It may be true that we have seen many pictures set in military barracks charting the extremities of physical stamina and hard-won male bonding, from An Officer and a Gentleman to Tigerland to Jarhead to infinity. Yet we haven’t seen one quite like Elegance Bratton’s frank, personal new movie memoir The Inspection, a “Don’t Ask, Don’t Tell” era chapter of Marine Corps. basic training endurance told this time in an introspective key—one of a gay man in an alpha-male milieu learning to live authentically not only in the barracks but to his unaccepting mother, whose long-held rejection would prove a more difficult to endure than any military regimen.
Bratton, whose own experiences mirror those in his picture, has crafted a film which at its essence is a meditation on the male form and psyche under the duress of identity, smartly skirting genre tropes to become something more elusive with faint allusions to the lyricism of Claire Denis’ Beau Travail by way of, perhaps, a less Kubrickian Full Metal Jacket.
Picture opens on hardscrabble, homeless Ellis French (Broadway star Jeremy Pope), bootcamp bound and saying his goodbyes to his unforgiving prison guard mother Inez, played with a force by Gabrielle Union, bitterly disappointed in the gay son she booted ten years prior. It seems there is no winning back her love—yet this will not stop French from trying.
French’s arrival at basic training is as expected, bellowing instructors dressing down recruits with the standard acerbic shoutdowns. French, who on induction has declared himself not gay, is quickly self-outed when a communal shower gives way to an imagined, sensual fantasy with drill instructor Rosales (a kind, sexy Raul Castillo), producing a public erection and effective fraternal banishment.
Bratton is always attuned to the effect of machismo and buried tension between men in tight bunks and quarters, producing a hothouse of conflict for French, who inches closer to a connection with Rosales. Star Pope’s fierce embrace of an outsider—someone who has been one his whole life—impressively charts French’s need to live his truth, however quietly, and the picture intrigues as he attempts to prove himself in the training sequences, including a harrowing, near-miss underwater episode.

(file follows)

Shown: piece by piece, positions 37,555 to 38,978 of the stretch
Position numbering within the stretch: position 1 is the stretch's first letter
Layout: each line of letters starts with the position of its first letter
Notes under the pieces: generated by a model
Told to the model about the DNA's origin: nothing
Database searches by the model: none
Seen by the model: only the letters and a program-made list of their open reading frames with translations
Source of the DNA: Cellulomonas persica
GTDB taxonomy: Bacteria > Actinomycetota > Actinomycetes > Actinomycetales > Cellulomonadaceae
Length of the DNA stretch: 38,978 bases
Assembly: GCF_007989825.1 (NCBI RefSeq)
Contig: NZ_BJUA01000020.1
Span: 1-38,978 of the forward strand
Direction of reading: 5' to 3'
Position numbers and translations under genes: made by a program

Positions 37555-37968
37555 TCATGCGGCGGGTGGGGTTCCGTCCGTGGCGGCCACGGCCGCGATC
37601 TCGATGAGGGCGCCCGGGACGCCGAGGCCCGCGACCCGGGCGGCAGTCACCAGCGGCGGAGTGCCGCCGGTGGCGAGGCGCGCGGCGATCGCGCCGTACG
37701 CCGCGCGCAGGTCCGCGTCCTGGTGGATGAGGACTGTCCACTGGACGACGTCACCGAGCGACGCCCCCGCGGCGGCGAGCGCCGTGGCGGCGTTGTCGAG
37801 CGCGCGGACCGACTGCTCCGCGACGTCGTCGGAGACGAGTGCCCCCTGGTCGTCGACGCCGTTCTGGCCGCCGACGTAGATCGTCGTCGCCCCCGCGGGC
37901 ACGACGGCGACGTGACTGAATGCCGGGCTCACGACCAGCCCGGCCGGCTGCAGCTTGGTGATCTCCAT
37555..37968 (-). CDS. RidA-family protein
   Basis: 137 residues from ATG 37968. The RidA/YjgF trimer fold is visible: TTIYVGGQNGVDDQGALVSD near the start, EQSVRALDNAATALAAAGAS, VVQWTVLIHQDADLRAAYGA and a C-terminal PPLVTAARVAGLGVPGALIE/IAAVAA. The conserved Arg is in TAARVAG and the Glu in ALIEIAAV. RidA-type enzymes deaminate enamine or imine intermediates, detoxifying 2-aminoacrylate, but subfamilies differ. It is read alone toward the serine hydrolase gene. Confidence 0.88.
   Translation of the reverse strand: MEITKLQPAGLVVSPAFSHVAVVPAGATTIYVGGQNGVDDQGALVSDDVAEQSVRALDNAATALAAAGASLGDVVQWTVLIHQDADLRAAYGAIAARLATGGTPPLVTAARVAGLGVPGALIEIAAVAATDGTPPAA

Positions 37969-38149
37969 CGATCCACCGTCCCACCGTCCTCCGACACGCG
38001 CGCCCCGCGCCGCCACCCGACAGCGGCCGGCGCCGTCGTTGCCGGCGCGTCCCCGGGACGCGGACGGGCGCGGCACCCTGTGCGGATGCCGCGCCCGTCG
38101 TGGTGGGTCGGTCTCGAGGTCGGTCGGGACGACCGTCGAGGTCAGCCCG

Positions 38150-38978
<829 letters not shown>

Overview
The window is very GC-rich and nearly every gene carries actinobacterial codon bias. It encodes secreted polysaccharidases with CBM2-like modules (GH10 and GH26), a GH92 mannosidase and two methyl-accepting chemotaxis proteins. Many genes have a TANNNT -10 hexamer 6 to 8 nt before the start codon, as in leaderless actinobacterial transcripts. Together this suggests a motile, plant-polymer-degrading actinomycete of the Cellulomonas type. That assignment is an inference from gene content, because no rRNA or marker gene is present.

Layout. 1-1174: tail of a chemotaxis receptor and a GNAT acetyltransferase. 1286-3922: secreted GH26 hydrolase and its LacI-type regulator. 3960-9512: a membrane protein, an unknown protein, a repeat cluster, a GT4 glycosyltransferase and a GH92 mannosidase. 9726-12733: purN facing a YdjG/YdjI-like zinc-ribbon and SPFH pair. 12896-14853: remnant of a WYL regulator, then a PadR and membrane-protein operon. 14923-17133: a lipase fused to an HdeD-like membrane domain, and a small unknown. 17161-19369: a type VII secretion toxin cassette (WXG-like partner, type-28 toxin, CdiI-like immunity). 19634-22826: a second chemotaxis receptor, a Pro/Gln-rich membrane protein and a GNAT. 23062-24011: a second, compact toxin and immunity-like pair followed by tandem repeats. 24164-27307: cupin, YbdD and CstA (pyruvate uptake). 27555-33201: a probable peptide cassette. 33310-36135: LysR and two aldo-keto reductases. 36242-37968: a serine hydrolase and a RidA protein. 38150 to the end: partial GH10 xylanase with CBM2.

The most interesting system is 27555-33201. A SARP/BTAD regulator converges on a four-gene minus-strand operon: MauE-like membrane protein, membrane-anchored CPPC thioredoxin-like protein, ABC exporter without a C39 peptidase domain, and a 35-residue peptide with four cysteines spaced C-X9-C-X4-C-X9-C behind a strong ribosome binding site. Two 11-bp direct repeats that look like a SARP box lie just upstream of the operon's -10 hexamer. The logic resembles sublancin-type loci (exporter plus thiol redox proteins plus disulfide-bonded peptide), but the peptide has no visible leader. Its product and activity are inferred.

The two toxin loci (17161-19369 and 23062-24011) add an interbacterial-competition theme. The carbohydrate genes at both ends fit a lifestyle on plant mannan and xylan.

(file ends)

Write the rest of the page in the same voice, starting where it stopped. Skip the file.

The film wisely steps back from being wholly about the confines and sometimes harrowing routines of training, and has no particular indictment of the military in an era where LGBTQ+ in the ranks were simply part of a debate about “gays in the military,” and it isn’t about French’s desire to challenge conformity. Rather, Bratton focuses on the personal growth and change in one individual, someone who felt his life had no value yet comes to understand that despite identity differences he was integral to each man on his left and right.
Yet The Inspection is also not a formula tale of military brotherhood. What is being inspected here is the notion of masculinity, or traditional archetypes of such, and each recruit must measure up. Through training and introspection, the film slowly, carefully etches the evolution of a person learning to accept himself and asking nothing more from anyone else, and if that sounds like standard dramatic formula, The Inspection plays a bit more shaded—there are no grand proclamations, no swelling music, no public affirmations. Suggestions of the expected internal conflict are minimized; however, the gist of French’s process isn’t about accepting himself, which he has done, but about living authentically.
That’s a hard one for his drill sergeant, Laws, played by a very good Bokeem Woodbine, subverting the stereotypes of a familiar character whose agenda includes, at one key juncture, pushing French to the brink of possible death. Without an ally, French relies on the growing empathy from Rosales, for whom he harbors a forbidden attraction. Could it be mutual? Or would that be a misunderstanding? After all, Rosales is always in French’s corner, especially when hard charging Laws targets him for derision. For In a late picture exchange, what remains unspoken is charged with eroticism and a hint of danger.
Such complexity extends to Inez, who returns near the film’s conclusion, appearing proud of the son she believes has somehow changed, yet no less venomous in her rejection of his identity. In a few short, distressing scenes (including one where Woodbine intervenes with perhaps the film’s most important line), Union is fiercely, dramatically direct, her apex moment (“I love you, but I just can’t love what you are”) derived directly from Bratton’s own mother’s words. In real life, Bratton and his mother never reconciled, and she died three days prior to the beginning of shooting.
With The Inspection, Bratton, a noted photographer and documentarian (Pier Kids) making his first narrative feature, is not only working through his filmmaking style but through his own development of an identity which, he recently told me, is (like each of us) still under construction. He’s made a distinctive, compelling film from a formative life chapter, and one offering no easy resolutions.